Wherever the State touches the personal life of the infant, the child, the youth, or the aged, helpless, defective in mind, body or moral nature, there the State enters "woman's peculiar sphere," her sphere of motherly succor and training, her sphere of sympathetic and self-sacrificing ministration to individual lives.
Slowly ... the truth is dawning upon women, and still more slowly upon men, that woman is no stepchild of nature, no Cinderella of fate to be dowered only by fairies and the Prince; but that for her and in her, as truly as for and in man, life has wrought its great experiences, its master attainments, its supreme human revelations of the stuff of which worlds are made.
Women of a selected class, by the use of slaves and servants have become inactive, the mere recipients of values, no longer creators but "feeding on unearned wealth." This hurts their nature and debases the social fabric. If a woman does no labor in her home which could properly make her self-supporting outside that home she is in duty bound to do something outside her home to justify her claim to support.
It is not alone the fact that women have generally had to spend most of their strength in caring for others that has handicapped them in individual effort; but also that they have almost universally had to care wholly for themselves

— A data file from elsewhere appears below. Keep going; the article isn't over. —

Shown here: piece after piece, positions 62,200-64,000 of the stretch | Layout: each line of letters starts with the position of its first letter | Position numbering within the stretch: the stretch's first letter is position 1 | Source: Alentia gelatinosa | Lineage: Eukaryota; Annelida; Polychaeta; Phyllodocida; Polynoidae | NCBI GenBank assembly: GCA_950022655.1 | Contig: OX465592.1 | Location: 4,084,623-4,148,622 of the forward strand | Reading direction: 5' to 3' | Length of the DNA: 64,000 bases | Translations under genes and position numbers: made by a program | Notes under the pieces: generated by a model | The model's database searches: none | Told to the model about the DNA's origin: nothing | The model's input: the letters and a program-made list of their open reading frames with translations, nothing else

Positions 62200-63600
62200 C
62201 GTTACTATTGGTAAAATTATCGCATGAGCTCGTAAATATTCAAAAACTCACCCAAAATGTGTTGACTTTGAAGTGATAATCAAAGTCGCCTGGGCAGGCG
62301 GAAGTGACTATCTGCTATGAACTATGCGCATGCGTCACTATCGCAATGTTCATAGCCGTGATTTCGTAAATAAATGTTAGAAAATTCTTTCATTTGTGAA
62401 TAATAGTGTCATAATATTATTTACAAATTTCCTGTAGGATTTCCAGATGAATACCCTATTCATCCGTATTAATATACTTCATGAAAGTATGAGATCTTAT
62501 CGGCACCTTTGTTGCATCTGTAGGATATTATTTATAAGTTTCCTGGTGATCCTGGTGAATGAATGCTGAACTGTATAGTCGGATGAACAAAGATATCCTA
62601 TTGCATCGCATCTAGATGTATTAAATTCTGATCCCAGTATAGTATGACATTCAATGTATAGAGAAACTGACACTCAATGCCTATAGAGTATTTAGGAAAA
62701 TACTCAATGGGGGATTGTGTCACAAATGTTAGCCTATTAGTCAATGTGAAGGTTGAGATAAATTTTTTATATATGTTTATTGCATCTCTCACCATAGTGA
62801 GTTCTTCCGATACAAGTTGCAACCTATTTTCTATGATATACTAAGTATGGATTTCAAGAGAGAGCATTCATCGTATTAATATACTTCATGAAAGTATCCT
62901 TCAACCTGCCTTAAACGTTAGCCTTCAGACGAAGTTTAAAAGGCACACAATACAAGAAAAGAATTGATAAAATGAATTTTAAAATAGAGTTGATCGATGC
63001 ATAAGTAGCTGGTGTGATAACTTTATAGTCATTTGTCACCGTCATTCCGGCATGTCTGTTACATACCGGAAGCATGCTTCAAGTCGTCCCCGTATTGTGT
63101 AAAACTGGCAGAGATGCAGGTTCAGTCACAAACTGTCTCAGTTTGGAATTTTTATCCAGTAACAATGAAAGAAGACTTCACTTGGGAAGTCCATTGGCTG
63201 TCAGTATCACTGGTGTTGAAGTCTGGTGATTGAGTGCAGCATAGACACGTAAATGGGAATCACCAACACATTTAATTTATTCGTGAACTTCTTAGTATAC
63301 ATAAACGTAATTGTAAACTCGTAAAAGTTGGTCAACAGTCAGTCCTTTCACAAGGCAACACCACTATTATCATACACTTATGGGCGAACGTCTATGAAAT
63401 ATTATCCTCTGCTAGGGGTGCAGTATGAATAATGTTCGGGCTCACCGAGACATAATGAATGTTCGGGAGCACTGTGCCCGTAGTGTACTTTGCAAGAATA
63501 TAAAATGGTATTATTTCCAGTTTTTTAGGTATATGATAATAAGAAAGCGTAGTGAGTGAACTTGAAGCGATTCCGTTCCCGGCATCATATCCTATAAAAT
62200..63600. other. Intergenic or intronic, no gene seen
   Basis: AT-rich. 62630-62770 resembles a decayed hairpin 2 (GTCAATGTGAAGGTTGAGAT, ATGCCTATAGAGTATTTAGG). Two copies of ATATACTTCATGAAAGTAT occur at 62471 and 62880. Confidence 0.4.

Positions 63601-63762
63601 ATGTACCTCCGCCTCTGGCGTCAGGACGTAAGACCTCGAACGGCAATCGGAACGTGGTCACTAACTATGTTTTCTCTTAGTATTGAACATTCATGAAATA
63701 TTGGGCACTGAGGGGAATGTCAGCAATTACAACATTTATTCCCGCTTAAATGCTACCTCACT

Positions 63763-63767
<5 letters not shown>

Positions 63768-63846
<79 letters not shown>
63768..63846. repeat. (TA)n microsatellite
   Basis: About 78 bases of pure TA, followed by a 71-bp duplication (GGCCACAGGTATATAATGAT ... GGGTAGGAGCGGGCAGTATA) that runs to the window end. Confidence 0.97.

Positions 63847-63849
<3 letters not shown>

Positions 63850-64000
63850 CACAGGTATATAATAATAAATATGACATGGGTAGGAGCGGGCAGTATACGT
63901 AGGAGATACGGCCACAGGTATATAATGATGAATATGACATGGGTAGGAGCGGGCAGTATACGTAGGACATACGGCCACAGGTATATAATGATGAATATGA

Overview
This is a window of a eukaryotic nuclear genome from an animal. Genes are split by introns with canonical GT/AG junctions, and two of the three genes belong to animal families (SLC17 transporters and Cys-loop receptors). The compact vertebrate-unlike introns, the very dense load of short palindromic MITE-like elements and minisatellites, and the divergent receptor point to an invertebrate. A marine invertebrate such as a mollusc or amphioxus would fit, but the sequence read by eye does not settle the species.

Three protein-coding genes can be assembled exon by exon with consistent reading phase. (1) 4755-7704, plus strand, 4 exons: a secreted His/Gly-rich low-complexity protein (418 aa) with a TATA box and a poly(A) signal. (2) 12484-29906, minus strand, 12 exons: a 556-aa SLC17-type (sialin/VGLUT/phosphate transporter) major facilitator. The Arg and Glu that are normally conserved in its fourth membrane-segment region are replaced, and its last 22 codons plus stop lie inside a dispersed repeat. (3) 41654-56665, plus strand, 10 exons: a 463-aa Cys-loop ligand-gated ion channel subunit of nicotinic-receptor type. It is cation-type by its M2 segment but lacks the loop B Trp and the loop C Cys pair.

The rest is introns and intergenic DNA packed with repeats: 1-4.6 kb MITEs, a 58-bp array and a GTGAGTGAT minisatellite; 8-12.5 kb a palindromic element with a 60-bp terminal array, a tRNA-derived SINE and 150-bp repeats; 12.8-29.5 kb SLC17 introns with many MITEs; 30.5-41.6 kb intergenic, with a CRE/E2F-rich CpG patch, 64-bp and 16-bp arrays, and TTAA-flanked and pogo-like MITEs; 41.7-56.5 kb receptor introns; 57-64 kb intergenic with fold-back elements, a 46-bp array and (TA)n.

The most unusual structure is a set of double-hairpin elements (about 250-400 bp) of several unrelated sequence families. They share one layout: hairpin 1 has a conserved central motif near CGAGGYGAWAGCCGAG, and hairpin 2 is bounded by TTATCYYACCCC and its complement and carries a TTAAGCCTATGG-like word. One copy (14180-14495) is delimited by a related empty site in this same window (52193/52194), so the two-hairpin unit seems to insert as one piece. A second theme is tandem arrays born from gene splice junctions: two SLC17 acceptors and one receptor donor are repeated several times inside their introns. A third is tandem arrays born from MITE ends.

Prostitution requires for its diminution not only laws, well enforced, to abolish the traffic in womanhood; not only better social protection against harpies who seduce young girls seeking an honest livelihood; not only better chaperonage of young girls in exposed occupations; not only better opportunities for natural enjoyment of youthful pleasure under morally safe conditions; not only these - but most of all, greater power on the part of the average young girl to earn her own support under right conditions and for a living wage.
The friendship between a man and a woman which does not lead to marriage or desire for marriage may be a life long experience of the greatest value to themselves and to all their circle of acquaintance and of activity; but for this type of friendship both a rare man and a rare woman are needed.
Anyone can see that to write Uncle Tom's Cabin on the knee in the kitchen, with constant calls to cooking and other details of housework to punctuate the paragraphs, was a more difficult achievement than to write it at leisure in a quiet room.